Cypriots have increasingly unfavourable views towards refugees, migrants, and asylum seekers, according to a survey by the United Nations High Commissioner for Refugees (UNHCR) office in Cyprus.
It aimed to identify perceptions and attitudes towards refugees, asylum-seekers and migrants and compare trends and shifts in public opinion from the last survey in 2018.
“The small size of Cyprus, the possible changes in the island’s demographics and the fear of criminal/violent behaviour continue to constitute the main concerns the public has regarding refugees and asylum-seekers,” according to the findings.
“The most notable change between 2018 and 2022 appears to be a significant negative shift in attitudes towards integration.
“The majority of respondents recognised that certain obstacles to refugee integration, such as xenophobia and racism, are posed by the local population.”
As the UNHCR report notes, while this suggests an increasing awareness among the public of negative norms, a significant number of participants perceive the issue stems from migrants’ unwillingness to integrate.
“It appears that the idea that refugees and asylum-seekers do not want to integrate into Cypriot society is working as an ideological, moral disengagement strategy, shifting the responsibility for integration to refugees and asylum-seekers themselves.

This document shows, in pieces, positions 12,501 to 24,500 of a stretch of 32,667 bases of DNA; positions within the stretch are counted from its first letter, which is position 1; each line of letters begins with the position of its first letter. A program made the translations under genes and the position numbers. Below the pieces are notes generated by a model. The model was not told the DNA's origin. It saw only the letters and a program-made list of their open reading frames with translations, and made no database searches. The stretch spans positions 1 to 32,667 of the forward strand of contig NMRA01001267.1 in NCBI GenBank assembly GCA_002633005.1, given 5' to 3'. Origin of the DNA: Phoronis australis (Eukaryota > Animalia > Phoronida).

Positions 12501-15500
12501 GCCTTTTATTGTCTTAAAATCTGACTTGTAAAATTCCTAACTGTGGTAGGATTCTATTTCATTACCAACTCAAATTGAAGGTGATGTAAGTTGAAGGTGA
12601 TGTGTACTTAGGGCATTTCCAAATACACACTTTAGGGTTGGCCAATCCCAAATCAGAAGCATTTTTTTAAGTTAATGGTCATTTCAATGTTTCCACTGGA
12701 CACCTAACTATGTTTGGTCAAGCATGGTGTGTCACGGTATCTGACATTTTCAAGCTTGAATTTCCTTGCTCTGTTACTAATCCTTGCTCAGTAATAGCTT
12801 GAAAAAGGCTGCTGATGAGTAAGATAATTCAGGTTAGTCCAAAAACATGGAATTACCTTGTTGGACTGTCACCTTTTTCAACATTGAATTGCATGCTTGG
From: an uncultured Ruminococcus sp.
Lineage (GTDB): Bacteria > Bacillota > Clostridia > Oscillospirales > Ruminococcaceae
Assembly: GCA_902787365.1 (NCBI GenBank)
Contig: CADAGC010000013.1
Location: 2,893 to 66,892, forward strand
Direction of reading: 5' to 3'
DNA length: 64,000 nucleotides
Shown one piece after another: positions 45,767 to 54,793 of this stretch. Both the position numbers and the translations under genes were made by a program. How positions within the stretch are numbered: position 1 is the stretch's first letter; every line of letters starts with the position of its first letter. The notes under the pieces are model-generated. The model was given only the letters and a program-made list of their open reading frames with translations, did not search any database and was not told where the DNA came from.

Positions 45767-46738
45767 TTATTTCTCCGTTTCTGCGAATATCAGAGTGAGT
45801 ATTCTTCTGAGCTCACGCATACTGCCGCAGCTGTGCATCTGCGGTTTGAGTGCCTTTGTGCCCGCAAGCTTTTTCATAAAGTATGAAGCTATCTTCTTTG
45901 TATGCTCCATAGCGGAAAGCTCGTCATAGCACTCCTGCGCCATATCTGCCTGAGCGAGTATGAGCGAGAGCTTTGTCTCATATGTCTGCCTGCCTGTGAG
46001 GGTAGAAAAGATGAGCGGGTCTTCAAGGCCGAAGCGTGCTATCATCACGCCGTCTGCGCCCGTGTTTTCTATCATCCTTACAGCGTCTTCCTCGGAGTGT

“It could be argued, based on the findings, that there is an increasing trend favouring isolation rather than integration”.
According to the survey, there has been a significant increase in those favouring camps to accommodate refugees and asylum-seekers.
“Percentages favouring integration in society have decreased since 2018.
“This is probably attributable to the dominant political and public discourse where the refugee integration component is absent”.
The findings indicated that Cypriots are confused over the difference between refugees, asylum-seekers, and migrants.
“When comparing the three groups, the most negative representation is that of asylum-seekers while the least negative is that of refugees.
“This may be attributed to the fact that many Cypriots identify themselves as refugees following internal displacement in 1974.”
The representation of these groups revolves around two main categories: suffering/hardships and negative threats.
When comparing the three groups, the most negative representation is that of asylum-seekers, while the least negative is that of refugees.
“Refugees are considered to be the group suffering the most, while asylum-seekers are perceived to suffer the least.
“Moreover, among the three groups, refugees are perceived to be the least threatening while asylum-seekers are perceived to be the most threatening group.
“Migrants fall in the middle, both about suffering and threat posed to society.”
Those from Ukraine who arrived in Cyprus since February 2022 are not perceived as asylum-seekers or refugees.
“There is clear recognition by the vast majority of the participants of the difficult conditions refugees and asylum-seekers are facing in reception centres, which are considered unsafe and unsuitable for habitation”.
The UN Refugee Agency said the majority of the respondents responded positively to calls for support and donations of food, clothes, and money in daily life situations.